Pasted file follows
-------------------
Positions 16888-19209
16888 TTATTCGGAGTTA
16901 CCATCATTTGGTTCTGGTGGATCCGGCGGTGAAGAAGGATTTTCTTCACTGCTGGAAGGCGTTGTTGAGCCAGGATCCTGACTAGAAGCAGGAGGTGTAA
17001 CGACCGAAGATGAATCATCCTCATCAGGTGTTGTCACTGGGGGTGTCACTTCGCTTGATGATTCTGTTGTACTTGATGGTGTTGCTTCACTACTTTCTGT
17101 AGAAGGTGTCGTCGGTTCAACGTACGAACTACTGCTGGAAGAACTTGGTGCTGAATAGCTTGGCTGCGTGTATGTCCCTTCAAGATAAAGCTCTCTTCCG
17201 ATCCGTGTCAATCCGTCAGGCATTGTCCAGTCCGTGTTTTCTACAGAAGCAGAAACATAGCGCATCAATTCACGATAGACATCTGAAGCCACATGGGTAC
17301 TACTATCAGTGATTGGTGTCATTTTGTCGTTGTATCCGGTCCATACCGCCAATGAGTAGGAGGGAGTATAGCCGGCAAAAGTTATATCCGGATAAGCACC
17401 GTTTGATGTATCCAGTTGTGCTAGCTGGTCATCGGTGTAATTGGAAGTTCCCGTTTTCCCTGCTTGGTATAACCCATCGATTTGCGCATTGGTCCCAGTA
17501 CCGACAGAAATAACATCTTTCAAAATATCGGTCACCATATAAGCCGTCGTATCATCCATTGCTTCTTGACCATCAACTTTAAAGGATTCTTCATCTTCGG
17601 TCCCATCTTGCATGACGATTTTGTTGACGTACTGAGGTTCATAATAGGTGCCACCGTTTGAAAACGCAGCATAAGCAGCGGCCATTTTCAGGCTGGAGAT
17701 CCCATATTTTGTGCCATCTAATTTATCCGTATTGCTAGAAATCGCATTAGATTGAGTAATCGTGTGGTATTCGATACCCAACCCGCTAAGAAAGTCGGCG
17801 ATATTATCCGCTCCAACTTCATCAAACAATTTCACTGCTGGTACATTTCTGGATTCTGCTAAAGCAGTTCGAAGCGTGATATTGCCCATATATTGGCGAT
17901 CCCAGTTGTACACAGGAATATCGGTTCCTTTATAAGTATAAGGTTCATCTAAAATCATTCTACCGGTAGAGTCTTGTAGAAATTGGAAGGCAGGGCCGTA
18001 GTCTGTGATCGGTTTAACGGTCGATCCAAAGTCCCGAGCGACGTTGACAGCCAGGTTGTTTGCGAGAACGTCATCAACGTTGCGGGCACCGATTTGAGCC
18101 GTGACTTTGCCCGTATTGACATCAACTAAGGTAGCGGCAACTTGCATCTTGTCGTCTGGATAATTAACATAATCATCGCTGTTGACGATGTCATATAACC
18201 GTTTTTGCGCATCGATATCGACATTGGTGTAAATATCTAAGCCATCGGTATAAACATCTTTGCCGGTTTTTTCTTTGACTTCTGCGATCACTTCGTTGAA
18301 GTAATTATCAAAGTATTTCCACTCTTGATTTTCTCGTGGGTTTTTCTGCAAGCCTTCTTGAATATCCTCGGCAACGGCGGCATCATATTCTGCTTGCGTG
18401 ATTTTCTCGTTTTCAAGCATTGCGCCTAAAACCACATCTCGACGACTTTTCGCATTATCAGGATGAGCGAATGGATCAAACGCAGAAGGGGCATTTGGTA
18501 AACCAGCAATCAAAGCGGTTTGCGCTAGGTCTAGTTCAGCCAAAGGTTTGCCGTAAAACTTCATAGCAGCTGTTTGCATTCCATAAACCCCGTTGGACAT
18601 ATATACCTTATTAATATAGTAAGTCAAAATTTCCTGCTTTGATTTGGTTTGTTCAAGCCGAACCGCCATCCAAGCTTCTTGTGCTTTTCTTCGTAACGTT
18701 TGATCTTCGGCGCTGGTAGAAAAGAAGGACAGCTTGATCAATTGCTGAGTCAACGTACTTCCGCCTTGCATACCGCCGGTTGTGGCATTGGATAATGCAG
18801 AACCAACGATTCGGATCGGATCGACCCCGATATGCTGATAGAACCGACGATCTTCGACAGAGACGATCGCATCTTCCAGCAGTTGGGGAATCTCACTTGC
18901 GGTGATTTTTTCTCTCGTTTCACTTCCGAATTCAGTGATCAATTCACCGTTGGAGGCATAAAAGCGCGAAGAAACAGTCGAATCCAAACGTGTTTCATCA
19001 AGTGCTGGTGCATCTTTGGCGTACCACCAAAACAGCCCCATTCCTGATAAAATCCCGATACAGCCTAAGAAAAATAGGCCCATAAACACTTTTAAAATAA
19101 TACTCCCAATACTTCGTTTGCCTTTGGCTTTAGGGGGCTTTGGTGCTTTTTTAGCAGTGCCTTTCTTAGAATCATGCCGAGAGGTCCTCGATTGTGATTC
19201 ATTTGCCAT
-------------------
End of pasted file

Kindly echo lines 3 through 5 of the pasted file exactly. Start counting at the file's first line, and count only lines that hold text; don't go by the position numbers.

16901 CCATCATTTGGTTCTGGTGGATCCGGCGGTGAAGAAGGATTTTCTTCACTGCTGGAAGGCGTTGTTGAGCCAGGATCCTGACTAGAAGCAGGAGGTGTAA
17001 CGACCGAAGATGAATCATCCTCATCAGGTGTTGTCACTGGGGGTGTCACTTCGCTTGATGATTCTGTTGTACTTGATGGTGTTGCTTCACTACTTTCTGT
17101 AGAAGGTGTCGTCGGTTCAACGTACGAACTACTGCTGGAAGAACTTGGTGCTGAATAGCTTGGCTGCGTGTATGTCCCTTCAAGATAAAGCTCTCTTCCG